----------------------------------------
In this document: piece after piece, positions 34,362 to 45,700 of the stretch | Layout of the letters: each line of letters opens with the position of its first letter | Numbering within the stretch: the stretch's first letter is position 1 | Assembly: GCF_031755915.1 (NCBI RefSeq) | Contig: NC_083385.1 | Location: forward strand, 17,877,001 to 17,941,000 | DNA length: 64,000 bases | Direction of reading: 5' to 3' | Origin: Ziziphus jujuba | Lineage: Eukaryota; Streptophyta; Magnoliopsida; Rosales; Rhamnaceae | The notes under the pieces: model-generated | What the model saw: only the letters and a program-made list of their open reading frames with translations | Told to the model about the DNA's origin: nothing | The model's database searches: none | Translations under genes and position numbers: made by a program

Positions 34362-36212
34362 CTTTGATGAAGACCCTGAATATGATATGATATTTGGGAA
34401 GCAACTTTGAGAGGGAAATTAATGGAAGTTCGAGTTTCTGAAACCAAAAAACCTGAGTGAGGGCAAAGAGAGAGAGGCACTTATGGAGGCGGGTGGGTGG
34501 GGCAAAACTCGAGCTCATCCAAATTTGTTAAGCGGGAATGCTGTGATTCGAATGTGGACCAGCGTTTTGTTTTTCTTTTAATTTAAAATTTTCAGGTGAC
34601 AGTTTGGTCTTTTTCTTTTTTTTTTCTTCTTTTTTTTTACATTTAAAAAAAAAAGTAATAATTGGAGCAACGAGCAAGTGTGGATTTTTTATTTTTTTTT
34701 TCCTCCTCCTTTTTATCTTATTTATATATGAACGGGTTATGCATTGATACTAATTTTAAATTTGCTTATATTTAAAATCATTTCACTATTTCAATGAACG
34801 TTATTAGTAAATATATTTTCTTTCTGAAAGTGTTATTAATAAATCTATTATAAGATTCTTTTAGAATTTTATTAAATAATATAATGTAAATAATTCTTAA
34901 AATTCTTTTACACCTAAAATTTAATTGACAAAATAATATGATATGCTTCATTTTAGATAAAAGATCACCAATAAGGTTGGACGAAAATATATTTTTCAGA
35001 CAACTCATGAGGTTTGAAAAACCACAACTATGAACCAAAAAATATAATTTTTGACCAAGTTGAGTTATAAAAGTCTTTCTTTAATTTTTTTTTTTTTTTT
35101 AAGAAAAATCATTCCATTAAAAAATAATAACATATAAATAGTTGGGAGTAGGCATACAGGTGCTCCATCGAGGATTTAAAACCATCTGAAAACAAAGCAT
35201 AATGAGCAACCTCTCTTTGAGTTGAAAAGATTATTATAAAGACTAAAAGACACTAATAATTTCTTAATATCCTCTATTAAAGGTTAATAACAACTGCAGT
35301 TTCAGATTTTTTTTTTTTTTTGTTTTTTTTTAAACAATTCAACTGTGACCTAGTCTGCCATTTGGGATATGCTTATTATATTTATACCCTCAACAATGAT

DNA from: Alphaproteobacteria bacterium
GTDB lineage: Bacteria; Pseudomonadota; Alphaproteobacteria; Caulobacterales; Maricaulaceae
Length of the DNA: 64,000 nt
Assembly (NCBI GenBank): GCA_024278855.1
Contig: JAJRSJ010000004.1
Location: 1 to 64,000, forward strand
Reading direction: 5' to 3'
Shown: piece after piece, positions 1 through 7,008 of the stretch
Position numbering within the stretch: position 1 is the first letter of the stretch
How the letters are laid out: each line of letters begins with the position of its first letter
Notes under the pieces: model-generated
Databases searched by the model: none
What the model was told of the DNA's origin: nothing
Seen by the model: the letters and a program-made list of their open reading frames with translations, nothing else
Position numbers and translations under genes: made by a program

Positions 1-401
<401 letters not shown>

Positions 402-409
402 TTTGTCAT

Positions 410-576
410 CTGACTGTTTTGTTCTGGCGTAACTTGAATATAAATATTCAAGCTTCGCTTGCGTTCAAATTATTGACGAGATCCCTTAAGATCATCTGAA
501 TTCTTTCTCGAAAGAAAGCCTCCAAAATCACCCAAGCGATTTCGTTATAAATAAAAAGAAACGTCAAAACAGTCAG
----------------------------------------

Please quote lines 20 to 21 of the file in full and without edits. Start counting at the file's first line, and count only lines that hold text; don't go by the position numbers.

Reading direction: 5' to 3'
Shown: piece after piece, positions 1 through 7,008 of the stretch